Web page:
Pacific Gas and Electric says it's "probable" that its equipment caused the Camp Fire in Northern California, the deadliest and most destructive in the state's history.
California has not finished its investigation into PG&E's culpability in last November's fire that killed at least 85 people, destroyed about 14,000 structures, displacing tens of thousands of people and destroying the town of Paradise. However, the state's largest utility, which filed for bankruptcy last month, said Thursday it expects the investigation will find that its damaged infrastructure sparked the fire.
The company faces billions of dollars in possible liabilities and nearly two dozen lawsuits from victims of the Camp Fire, including allegations of poor equipment maintenance. One lawsuit claims that the utility prioritized advertising spending over fire and public safety.
PG&E filed for bankruptcy in January because of potential legal liabilities from two years of devastating wildfires in the state, including the Camp Fire. The company, which has seen its stock prices plunge since the Nov. 8 wildfire in Butte County, says it plans to include a $10.5 billion pre-tax charge related to Camp Fire claims in its fourth-quarter earnings.
In its statement Thursday, the utility pointed to damage on a tower near where the Camp Fire broke out, which it had previously reported to state regulators, as the fire's likely origin.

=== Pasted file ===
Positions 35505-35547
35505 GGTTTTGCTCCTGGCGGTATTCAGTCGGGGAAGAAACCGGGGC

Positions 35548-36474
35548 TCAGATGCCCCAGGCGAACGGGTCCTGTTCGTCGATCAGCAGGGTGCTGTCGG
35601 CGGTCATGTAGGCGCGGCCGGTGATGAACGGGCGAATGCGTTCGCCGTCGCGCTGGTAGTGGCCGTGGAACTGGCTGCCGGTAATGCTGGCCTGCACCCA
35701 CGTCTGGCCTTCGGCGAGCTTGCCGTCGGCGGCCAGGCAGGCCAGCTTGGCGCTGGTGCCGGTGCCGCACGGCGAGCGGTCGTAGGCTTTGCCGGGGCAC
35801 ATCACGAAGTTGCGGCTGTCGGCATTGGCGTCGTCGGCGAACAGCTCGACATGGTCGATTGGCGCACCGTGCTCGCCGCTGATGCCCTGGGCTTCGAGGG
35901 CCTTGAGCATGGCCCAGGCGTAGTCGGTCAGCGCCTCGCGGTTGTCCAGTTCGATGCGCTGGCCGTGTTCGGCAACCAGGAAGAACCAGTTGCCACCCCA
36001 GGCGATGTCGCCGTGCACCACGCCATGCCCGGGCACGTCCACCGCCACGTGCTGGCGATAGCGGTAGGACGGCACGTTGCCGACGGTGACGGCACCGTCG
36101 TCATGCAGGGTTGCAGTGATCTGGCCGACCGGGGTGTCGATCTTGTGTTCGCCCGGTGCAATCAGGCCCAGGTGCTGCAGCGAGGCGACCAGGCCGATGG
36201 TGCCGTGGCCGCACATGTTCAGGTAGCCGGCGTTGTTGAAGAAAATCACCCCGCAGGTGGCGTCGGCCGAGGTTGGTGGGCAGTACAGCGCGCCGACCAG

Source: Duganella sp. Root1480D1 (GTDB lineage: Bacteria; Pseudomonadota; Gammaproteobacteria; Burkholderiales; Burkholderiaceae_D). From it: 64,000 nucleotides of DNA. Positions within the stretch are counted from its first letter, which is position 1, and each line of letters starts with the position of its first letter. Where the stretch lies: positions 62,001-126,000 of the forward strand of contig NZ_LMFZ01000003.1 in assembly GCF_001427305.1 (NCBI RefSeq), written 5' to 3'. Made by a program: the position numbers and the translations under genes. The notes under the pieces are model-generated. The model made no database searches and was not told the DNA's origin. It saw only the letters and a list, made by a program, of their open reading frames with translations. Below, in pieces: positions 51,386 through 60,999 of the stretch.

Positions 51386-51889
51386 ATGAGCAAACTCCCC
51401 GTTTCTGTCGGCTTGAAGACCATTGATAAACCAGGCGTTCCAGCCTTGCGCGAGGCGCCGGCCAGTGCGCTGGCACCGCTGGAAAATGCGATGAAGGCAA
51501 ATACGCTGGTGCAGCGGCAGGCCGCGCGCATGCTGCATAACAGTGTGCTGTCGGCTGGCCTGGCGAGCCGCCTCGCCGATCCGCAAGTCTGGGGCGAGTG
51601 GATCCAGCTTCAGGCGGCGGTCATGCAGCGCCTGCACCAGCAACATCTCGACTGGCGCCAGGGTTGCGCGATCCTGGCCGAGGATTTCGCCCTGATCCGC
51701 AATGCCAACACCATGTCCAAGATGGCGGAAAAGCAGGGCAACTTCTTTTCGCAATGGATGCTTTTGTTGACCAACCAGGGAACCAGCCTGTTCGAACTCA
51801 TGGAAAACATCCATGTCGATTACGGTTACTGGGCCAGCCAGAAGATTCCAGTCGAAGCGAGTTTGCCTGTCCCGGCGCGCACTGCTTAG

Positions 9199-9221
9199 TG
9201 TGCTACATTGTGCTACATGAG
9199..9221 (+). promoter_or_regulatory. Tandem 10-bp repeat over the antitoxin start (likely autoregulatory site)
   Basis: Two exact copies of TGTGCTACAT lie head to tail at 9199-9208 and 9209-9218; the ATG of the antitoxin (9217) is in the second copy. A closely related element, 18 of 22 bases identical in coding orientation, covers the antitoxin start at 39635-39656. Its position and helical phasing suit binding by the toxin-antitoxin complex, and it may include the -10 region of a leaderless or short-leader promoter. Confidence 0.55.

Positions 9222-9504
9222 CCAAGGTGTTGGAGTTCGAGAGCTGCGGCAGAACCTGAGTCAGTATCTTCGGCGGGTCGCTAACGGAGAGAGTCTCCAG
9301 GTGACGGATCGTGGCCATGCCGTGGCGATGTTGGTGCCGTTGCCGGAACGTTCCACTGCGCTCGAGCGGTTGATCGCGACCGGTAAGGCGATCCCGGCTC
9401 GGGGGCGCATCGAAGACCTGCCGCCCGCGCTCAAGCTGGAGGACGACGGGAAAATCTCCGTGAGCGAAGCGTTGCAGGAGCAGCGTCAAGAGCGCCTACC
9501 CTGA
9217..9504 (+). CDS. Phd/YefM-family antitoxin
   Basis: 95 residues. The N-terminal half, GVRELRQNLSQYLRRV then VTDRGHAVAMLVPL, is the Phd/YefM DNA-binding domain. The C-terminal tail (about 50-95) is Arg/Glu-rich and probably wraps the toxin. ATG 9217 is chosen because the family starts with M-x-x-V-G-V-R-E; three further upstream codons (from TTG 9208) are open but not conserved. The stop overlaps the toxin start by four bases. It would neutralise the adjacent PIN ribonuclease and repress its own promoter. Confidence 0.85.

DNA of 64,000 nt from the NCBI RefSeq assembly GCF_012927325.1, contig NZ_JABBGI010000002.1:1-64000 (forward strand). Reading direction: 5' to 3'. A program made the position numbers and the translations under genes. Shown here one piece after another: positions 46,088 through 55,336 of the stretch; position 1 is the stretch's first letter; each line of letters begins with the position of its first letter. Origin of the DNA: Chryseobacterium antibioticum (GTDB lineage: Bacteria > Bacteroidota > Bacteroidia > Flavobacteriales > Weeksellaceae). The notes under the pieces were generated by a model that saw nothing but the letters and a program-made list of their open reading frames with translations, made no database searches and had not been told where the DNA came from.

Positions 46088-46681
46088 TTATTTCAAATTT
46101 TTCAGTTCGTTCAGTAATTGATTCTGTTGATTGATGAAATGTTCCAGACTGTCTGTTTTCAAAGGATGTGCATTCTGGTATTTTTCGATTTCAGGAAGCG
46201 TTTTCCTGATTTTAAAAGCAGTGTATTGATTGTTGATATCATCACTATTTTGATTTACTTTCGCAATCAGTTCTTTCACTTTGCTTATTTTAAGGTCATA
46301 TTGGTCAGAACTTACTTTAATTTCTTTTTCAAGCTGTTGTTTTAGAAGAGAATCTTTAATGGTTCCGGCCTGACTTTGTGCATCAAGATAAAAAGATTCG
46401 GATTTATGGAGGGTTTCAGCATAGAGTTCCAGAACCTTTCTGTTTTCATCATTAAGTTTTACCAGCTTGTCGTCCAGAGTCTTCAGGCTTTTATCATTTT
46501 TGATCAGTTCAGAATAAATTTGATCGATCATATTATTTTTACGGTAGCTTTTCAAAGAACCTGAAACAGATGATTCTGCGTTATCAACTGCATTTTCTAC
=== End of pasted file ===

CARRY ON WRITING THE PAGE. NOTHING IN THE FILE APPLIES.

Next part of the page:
The fire started around 6:30 a.m. near the tower, which is on the Caribou-Palermo transmission line, according to the California Department of Forestry and Fire Protection.
PG&E also said in the statement that its Big Bend circuit experienced an outage at 6:45 a.m. Employees "observed damage to the pole and equipment and downed wires" at a location that Cal Fire has identified as another potential ignition point, according to the company. But the company said it has not determined whether that site was a "probable" source of the fire.
California's Attorney General Xavier Becerra said in a court filing in December that PG&E could face criminal charges — including failing to keep power lines clear of trees or vegetation, recklessly starting a forest fire and murder — if the state finds the utility liable in any of the recent deadly wildfires, The Los Angeles Times reported.
A previous investigation by the state found that PG&E was not responsible for the 2017 Tubbs Fire in Sonoma county that killed 22 people.
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